Source: C. Day Lewis, ‘Newsreel’, from Overtures to Death, and other poems (London: Jonathan Cape, 1938)
Text: Enter the dream house, brothers and sisters, leaving
Your debts asleep, your history at the door:
This is the home for heroes, and this loving
Darkness a fur you can afford.
Fish in their tank electrically heated
Nose without envy the glass wall: for them
Clerk, spy, nurse, killer, prince, the great and the defeated,
Move in a mute day dream.
Bathed in this common source, you gape incurious
At what your active hours have willed —
Sleep walking on that silver wall, the furious
Sick shapes and pregnant fancies of your world.
There is the mayor opening the oyster season:
A society wedding: the autumn hats look swell:
An old crocks’ race, and a politician
In fishing waders to prove that all is well.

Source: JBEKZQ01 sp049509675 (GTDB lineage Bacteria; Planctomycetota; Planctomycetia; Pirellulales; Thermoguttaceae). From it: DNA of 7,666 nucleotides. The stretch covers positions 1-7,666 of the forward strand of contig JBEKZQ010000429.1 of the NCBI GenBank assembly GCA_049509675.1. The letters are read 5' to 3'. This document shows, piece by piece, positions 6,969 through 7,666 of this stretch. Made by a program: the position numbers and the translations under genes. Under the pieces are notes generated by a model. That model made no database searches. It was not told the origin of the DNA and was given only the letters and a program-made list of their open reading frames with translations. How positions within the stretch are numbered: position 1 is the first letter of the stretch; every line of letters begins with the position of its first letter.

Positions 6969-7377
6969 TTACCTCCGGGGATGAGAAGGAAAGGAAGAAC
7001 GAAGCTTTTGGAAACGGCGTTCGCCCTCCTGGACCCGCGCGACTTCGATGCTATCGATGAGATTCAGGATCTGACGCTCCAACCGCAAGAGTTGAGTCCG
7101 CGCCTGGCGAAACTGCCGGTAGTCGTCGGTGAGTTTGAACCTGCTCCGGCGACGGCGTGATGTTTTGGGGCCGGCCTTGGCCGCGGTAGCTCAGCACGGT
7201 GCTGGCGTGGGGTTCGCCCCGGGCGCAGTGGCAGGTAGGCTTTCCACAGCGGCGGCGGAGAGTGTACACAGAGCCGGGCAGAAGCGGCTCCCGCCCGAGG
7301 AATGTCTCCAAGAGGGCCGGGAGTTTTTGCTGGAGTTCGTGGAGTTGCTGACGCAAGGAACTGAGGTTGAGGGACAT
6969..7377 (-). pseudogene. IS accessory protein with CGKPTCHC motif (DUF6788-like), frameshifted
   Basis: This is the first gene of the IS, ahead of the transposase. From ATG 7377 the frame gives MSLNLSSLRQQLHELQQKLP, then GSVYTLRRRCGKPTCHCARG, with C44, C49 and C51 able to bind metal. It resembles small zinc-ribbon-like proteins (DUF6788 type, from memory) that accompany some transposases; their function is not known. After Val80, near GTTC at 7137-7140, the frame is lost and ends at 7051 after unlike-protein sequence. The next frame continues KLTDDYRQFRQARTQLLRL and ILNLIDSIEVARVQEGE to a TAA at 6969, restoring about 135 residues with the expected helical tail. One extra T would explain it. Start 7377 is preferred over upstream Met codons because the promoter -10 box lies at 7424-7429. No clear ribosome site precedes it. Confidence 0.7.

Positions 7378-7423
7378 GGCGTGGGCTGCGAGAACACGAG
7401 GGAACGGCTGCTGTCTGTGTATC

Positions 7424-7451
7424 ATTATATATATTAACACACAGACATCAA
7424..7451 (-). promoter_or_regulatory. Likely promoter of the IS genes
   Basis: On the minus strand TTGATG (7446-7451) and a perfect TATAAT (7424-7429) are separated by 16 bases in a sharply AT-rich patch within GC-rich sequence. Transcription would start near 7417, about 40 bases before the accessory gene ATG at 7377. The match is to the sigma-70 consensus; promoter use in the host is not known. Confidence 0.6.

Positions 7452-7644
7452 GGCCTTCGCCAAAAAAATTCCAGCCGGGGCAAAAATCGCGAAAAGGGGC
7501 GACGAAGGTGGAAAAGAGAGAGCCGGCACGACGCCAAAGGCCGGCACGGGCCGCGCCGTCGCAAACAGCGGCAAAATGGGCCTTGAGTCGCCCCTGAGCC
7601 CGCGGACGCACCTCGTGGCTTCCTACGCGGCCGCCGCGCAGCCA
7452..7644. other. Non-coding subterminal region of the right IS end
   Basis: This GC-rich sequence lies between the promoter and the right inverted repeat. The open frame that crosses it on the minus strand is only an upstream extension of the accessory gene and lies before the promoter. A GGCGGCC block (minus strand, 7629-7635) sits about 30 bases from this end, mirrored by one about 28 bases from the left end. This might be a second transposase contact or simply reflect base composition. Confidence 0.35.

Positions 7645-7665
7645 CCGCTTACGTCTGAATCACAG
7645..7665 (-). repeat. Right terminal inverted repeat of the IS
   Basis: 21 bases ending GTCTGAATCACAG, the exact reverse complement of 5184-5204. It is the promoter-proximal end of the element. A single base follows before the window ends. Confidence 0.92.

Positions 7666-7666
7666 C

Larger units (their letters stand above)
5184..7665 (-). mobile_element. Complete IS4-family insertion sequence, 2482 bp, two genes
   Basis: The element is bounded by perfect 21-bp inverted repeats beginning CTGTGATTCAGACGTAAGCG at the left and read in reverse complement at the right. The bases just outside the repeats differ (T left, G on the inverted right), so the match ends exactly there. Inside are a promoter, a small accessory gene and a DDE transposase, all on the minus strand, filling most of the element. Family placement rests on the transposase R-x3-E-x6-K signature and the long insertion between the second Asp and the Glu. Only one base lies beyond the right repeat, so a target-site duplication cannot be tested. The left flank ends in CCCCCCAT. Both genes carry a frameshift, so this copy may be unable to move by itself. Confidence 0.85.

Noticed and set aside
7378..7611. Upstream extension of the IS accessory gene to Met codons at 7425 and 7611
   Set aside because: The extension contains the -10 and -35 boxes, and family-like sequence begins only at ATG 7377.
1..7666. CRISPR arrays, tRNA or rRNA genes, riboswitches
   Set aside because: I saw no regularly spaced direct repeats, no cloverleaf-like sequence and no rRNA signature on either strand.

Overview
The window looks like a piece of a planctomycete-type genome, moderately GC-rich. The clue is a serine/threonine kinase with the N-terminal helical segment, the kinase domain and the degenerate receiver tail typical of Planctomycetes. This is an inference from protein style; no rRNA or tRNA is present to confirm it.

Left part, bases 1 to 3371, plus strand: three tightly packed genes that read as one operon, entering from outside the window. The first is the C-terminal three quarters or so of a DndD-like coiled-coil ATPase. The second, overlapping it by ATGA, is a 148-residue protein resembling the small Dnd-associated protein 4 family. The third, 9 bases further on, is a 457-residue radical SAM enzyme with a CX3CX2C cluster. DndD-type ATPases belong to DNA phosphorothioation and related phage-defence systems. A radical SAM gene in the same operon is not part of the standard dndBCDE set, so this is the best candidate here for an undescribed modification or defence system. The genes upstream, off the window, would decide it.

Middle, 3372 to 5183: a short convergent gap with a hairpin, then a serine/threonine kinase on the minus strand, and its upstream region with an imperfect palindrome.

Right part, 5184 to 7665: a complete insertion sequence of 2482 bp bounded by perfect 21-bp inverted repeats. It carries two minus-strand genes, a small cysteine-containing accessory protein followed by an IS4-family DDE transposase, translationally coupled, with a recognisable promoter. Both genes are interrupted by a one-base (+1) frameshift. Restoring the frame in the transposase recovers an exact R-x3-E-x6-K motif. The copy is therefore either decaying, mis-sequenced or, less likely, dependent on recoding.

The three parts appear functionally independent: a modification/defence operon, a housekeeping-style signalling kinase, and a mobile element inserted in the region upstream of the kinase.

Oh, look at the warplanes! Screaming hysteric treble
In the long power dive, like gannets they fall steep.
But what are they to trouble —
These silvery shadows to trouble your watery, womb-¬deep sleep?
See the big guns, rising, groping, erected
To plant death in your world’s soft womb.
Fire bud, smoke-¬blossom, iron seed projected —
Are these exotics? They will grow nearer home:
Grow nearer home — and out of the dream house stumbling
One night into a strangling air and the flung
Rags of children and thunder of stone niagaras tumbling,
You’ll know you slept too long.
Comment: Cecil Day-Lewis (1904-1972) was Poet Laureate, and father of the actor Daniel Day-Lewis. The poem’s subject is the audience’s response (or lack of it) to newsreels showing the Spanish Civil War.